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Ah! to Oriana fhine lefs fatal bright,

Cherish her heart, and nourish her delight,
Reftrain each cruel influence that destroys,

Blefs all her days, and ripen all her joys.

[Amadis addreffing to Conftantius.


Where fortune us'd to fmile upon defert,
Love had been yours; to die, had been my part :
Thus fate divides the prize; though beauty's mine,
Yet fame, our other miftrefs, is more thine.

[Conftantius rifes, looking sternly upon him.

Difdain not, gallant prince, a rival's praise,
Whom your high worth has humbled to confefs
In every thing, but love, he merits lefs.


Art thou that rival then? O killing fhame!
And has he view'd me thus, fo weak, so tame ?
Like a fcorn'd captive proftrate at his fide,
To grace his triumph, and delight his pride?
O'tis too much! and nature in difdain
Turns back from death, and firing every vein,
Reddens with rage, and kindles life again.
Be firm, my foul, quick from this fcene remove,
Or madness elfe may be too strong for love.



[Draws a dagger, and stands between Amadis and Oriana, facing Amadis.

Spent as I am, and weary'd with the weight

Of burthening life----I could reverfe my fate,
Thus planted, ftand thy everlafting bar;

[blocks in formation]

[Seizing Amadis, holding the dagger at his throat: Amadis

Struggles for his fword.

But for Oriana's fake 'tis better here.

[Looking back upon Oriana, ftabs himself; all run to support him.


Live, generous prince; fuch virtue ne'er fhould die.


I've liv'd enough, of all I wish poffest,
If, dying, I may leave Oriana bleft:
Nor can I now recall my fate----

Th' invader has too fure a footing found,

He fpreads his troops, and covering all around,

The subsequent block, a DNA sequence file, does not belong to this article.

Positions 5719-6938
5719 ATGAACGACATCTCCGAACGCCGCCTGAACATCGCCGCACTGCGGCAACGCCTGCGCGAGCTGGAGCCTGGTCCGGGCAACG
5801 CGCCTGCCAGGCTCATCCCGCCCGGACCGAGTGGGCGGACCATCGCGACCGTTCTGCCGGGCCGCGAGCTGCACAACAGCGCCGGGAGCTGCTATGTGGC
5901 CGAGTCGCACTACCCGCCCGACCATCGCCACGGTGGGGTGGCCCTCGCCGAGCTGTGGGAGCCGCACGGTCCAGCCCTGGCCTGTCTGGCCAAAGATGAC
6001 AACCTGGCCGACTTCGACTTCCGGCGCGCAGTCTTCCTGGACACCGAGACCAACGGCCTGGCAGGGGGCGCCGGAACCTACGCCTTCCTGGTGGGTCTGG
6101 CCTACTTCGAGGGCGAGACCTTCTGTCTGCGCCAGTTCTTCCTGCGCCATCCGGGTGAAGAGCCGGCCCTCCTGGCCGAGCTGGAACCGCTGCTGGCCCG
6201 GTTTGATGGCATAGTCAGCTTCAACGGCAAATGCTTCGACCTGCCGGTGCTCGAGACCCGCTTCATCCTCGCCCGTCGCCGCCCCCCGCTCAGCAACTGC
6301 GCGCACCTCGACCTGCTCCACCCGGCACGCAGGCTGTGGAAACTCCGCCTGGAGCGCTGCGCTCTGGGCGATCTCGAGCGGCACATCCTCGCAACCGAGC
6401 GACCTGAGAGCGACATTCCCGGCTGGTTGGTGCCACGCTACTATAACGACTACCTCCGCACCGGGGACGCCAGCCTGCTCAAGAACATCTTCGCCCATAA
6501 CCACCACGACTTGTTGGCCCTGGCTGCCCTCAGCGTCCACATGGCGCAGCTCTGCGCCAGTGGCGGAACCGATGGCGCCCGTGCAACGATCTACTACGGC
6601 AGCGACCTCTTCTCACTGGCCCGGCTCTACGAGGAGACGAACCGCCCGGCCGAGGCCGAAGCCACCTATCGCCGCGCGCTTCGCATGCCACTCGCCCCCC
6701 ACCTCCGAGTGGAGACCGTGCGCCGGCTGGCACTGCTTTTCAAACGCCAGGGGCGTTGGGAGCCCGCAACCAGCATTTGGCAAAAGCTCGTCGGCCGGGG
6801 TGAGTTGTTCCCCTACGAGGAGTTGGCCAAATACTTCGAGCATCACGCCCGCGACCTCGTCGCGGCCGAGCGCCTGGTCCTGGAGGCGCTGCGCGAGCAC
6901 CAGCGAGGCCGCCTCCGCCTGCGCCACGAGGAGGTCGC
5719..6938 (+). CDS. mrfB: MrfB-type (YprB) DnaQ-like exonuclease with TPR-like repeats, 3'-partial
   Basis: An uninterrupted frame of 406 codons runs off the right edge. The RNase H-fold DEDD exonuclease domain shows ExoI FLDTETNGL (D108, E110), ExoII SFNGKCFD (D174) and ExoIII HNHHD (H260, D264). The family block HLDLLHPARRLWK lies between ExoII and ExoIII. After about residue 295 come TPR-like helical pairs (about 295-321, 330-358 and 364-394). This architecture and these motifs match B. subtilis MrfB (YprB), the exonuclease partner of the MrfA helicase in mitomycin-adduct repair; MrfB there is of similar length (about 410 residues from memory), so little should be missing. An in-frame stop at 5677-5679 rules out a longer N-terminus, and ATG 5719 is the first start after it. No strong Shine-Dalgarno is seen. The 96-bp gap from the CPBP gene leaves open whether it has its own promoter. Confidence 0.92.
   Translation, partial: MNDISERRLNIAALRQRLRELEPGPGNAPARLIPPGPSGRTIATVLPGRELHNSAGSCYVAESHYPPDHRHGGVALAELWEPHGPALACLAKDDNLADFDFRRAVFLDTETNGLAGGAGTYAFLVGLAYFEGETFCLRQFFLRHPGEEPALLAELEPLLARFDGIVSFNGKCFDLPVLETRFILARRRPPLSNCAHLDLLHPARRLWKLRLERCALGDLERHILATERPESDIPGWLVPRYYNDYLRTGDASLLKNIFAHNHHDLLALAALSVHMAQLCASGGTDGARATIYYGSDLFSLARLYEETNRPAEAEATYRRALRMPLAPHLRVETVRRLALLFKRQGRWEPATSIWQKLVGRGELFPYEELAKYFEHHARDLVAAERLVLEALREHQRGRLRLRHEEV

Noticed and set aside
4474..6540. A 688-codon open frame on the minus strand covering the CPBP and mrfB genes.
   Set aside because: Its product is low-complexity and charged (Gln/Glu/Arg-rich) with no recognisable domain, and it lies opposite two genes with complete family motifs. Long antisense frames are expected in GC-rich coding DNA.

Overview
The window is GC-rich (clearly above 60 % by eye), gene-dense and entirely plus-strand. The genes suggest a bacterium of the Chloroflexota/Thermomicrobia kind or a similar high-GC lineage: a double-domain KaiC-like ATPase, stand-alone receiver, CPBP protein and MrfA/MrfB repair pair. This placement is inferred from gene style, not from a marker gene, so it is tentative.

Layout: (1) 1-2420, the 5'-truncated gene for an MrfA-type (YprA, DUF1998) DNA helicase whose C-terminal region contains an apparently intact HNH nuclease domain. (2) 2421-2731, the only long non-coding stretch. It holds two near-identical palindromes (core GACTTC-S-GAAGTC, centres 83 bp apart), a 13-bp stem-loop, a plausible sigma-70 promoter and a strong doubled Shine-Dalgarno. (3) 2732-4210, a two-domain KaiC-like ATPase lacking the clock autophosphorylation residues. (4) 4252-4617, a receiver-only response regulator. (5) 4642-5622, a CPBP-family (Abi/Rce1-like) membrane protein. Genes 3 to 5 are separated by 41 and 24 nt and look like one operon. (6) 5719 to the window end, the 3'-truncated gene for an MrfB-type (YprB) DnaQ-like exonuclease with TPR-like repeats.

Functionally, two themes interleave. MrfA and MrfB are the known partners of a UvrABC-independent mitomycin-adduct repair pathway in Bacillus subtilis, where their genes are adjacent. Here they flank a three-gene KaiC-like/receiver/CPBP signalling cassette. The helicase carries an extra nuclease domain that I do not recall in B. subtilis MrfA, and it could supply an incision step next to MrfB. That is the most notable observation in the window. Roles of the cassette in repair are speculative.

He marches unoppos'd: In every vein
Fevers affault, and phrenfies burn my brain.
The last warm drop forfakes my bleeding heart:
Oh Love! how fure a murderer thou art!


There breaks the nobleft heart that ever burn'd
In flames of love, for ever to be mourn'd.


Lavish to him, you wrong an equal flame;
Had he been lov'd, my heart had done the fame.


Oh emperor, all ages fhall agree,

Such, but more happy, fhould all lovers be.


No lover now throughout the world remains
But Amadis, deferving of your chains.
Remove that mournful object from the fight.


[Carry off the body. Ere

Ere yon' bright beam is shadow'd o'er with night,
The stubborn king fhall license your delight;
The torch, already bright with nuptial fire,
Shall bring you to the bridegroom you defire;
And honour, that fo long has kept in doubt,
Be better pleas'd to yield, than to hold out.

[Here an entertainment of mufick and dancing.

To be Jung.

Make room for the combat, make room,
Sound the trumpet and drum,

A fairer than Venus prepares

To encounter a greater than Mars.
Make room for the combat, make room,
Sound the trumpet and drum,

The gods of defire take part in the fray,
And Love fits like Jove, to decide the great day.
For the honour of Britain

This duel is fought!

Give the word to begin,

Let the combatants in ;
The challenger enters all glorious:
But Love has decreed,
Though Beauty may bleed,

Yet Beauty fhall ftill be victorious.


Make room for the combat, make room,

Sound the trumpet and drum:

A fairer than Venus prepares
To encounter a greater than Mars.

X 2



Help help! th' unpractis'd conqueror cries;
He faints, he falls, help, help! Ah me! he dies.
Gently the tries to raise his head,

And weeps, alas! to find him dead.

Sound, found a charge, 'tis war again,

Again he fights, again is flain;

Again, again, help, help! fhe cries,

He faints, he falls, help, help: Ah me! he dies.

[blocks in formation]

Chorus Singing and Dancing.

Be true, all ye lovers, whate'er you endure ;
Though cruel the pain is, how sweet is the cure!


So divine is the bleffing,

In the hour of poffeffing,

That one moment's obtaining

Pays an age of complaining.

Be true, all ye lovers, whate'er you endure;
Though cruel the pain is, how sweet is the cure!

[Here enter two parties from the oppofite fides of the theatre, with lances in their hands, marching to a warlike measure of trumpets, &c. Then run a tilt, and, having broken or quitted their lances, form divers combats with fword and buckler. The conquerors dance a meafure, expreffing their joy for vidory.

CHORUS to the Dance.

Amadis is the hero's glory,
Of endless fame a lasting story:
Amadis is the hero's glory.

Oriana is the queen of pleasure,

A light of love, to fhine for ever:

Oriana is the queen of pleasure.

[The entertainment concludes with variety of fongs and dances, after which the company rife and come forward.


So Phoebus mounts triumphant in the skies,
The clouds difperfe, and gloomy horror flies;
Darkness gives place to the victorious light,
And all around is gay, and all around is bright.



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